The fallout was a ministerial letter on the table of the Conservator of Forests that he had been entrusted with the STC. Mr. Perera had one condition before accepting the Chairmanship -- no politicians should be appointed to the Board, to which Minister Hector Kobbekaduwa gladly agreed. "I worked only with technical officers," explains Mr. Perera who held the job for seven long years.
"Although the STC Chairman was paid paid a salary, no remuneration was accepted by me as Chairman," he hastens to add.
By this time public opinion against mechanized logging at Sinharaja was being mobilized by the Wildlife and Nature Protection Society, Ruk Rekaganno, Soil Conservation Society, Man and Biosphere Programme Committee and others. Those spearheading the agitation included Theo Hoffman, Iranganie Serasinghe, Dereck Samarasingha, Nihal Fernando, Nimal and Savithri Gunatilake, Vere De Mel and Sumith Abeywickrema, according to Mr. Perera.
In the face of these challenges Minister Kobbekaduwa had appointed a committee headed by Minister George Rajapaksha, comprising then President of the Forest Research Institute of India, R.C. Ghosh, retired Treasury Secretary R. Rajendra, Prof. B.A. Abeywickrema and Neville Karunatilleke of the Central Bank to make recommendations on the Sinharaja mechanized logging project. A report on the technical aspects had to be submitted by a team spearheaded by Mr. Perera.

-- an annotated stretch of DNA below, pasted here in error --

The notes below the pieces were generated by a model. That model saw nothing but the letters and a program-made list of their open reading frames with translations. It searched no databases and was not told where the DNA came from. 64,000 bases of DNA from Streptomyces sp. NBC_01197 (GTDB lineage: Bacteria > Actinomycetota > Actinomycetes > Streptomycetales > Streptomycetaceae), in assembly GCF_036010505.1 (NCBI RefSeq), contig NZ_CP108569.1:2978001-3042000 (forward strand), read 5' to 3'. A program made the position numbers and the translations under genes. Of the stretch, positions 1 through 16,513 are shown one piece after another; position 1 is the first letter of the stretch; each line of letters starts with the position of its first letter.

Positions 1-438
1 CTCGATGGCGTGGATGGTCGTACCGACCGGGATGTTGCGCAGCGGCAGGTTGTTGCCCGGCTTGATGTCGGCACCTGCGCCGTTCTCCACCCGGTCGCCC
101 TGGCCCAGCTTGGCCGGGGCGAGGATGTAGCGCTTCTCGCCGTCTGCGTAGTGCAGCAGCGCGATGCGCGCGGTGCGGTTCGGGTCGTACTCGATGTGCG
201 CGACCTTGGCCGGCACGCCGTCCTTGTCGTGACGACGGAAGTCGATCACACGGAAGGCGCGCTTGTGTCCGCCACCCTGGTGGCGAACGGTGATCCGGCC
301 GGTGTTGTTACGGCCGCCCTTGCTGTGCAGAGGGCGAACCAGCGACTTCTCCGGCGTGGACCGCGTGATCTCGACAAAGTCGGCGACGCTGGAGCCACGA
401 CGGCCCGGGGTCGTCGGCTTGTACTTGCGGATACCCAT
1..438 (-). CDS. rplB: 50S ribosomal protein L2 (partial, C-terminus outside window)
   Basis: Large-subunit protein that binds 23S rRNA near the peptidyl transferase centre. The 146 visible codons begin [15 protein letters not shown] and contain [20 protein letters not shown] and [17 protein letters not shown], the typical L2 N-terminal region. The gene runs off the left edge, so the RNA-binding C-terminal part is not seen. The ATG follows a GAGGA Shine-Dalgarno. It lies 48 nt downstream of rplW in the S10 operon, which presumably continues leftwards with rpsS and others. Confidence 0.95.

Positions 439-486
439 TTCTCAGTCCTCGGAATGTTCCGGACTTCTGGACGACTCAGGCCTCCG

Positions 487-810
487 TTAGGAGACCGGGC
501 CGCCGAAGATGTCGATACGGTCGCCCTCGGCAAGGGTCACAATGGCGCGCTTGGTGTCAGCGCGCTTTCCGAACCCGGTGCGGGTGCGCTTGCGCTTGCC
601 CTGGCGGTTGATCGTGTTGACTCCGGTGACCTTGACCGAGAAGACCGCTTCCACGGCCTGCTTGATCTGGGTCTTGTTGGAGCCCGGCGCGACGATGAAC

The ministerial team came up with the same views that this Forester had been crying out from the rooftops -- the intensity of logging proposed, would devastate Sinharaja!
Their main recommendations were to find another block of forests to feed the giant wood-working complex and restrict the felling intensity to 3,000cu.ft. of timber per acre.
Mr. Perera, who had launched a massive reforestation programme across the country and knew the value of forest cover, was still not satisfied. Knowing that even with a reduction in logging intensity the devastation would be high, he took it into his own hands to do the needful.